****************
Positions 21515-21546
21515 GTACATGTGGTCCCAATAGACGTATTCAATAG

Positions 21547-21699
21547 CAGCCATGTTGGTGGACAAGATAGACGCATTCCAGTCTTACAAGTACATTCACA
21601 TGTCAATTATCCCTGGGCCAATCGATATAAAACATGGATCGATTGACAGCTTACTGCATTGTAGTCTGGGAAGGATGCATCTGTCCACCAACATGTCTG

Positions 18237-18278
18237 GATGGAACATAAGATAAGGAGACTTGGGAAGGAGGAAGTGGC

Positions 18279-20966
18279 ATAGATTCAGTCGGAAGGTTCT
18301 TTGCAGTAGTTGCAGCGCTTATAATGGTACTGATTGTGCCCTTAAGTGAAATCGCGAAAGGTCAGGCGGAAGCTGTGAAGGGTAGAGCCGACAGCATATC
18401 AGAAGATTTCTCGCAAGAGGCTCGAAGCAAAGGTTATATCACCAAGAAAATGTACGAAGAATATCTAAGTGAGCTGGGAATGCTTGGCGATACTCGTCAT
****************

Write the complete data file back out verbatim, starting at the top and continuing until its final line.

Positions 21515-21546
21515 GTACATGTGGTCCCAATAGACGTATTCAATAG

Positions 21547-21699
21547 CAGCCATGTTGGTGGACAAGATAGACGCATTCCAGTCTTACAAGTACATTCACA
21601 TGTCAATTATCCCTGGGCCAATCGATATAAAACATGGATCGATTGACAGCTTACTGCATTGTAGTCTGGGAAGGATGCATCTGTCCACCAACATGTCTG

Positions 18237-18278
18237 GATGGAACATAAGATAAGGAGACTTGGGAAGGAGGAAGTGGC

Positions 18279-20966
18279 ATAGATTCAGTCGGAAGGTTCT
18301 TTGCAGTAGTTGCAGCGCTTATAATGGTACTGATTGTGCCCTTAAGTGAAATCGCGAAAGGTCAGGCGGAAGCTGTGAAGGGTAGAGCCGACAGCATATC
18401 AGAAGATTTCTCGCAAGAGGCTCGAAGCAAAGGTTATATCACCAAGAAAATGTACGAAGAATATCTAAGTGAGCTGGGAATGCTTGGCGATACTCGTCAT